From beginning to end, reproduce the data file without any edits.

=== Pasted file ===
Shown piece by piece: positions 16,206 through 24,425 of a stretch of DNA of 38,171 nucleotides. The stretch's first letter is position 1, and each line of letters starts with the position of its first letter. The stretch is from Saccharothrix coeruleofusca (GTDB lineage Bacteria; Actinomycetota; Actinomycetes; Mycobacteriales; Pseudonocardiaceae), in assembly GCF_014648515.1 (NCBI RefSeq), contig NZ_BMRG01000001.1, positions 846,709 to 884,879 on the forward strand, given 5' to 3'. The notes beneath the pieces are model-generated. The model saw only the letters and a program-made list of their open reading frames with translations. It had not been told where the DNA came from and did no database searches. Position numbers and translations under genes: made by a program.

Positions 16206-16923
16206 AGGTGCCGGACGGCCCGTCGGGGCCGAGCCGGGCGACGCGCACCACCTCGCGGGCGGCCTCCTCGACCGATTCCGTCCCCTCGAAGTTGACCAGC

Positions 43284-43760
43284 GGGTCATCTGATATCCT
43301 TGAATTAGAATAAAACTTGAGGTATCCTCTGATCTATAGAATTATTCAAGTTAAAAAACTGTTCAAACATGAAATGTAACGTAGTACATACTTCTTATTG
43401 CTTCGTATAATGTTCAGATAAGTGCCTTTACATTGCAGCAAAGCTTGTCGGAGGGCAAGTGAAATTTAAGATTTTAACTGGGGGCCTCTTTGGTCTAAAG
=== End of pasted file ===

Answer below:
Shown piece by piece: positions 16,206 through 24,425 of a stretch of DNA of 38,171 nucleotides. The stretch's first letter is position 1, and each line of letters starts with the position of its first letter. The stretch is from Saccharothrix coeruleofusca (GTDB lineage Bacteria; Actinomycetota; Actinomycetes; Mycobacteriales; Pseudonocardiaceae), in assembly GCF_014648515.1 (NCBI RefSeq), contig NZ_BMRG01000001.1, positions 846,709 to 884,879 on the forward strand, given 5' to 3'. The notes beneath the pieces are model-generated. The model saw only the letters and a program-made list of their open reading frames with translations. It had not been told where the DNA came from and did no database searches. Position numbers and translations under genes: made by a program.

Positions 16206-16923
16206 AGGTGCCGGACGGCCCGTCGGGGCCGAGCCGGGCGACGCGCACCACCTCGCGGGCGGCCTCCTCGACCGATTCCGTCCCCTCGAAGTTGACCAGC

Positions 43284-43760
43284 GGGTCATCTGATATCCT
43301 TGAATTAGAATAAAACTTGAGGTATCCTCTGATCTATAGAATTATTCAAGTTAAAAAACTGTTCAAACATGAAATGTAACGTAGTACATACTTCTTATTG
43401 CTTCGTATAATGTTCAGATAAGTGCCTTTACATTGCAGCAAAGCTTGTCGGAGGGCAAGTGAAATTTAAGATTTTAACTGGGGGCCTCTTTGGTCTAAAG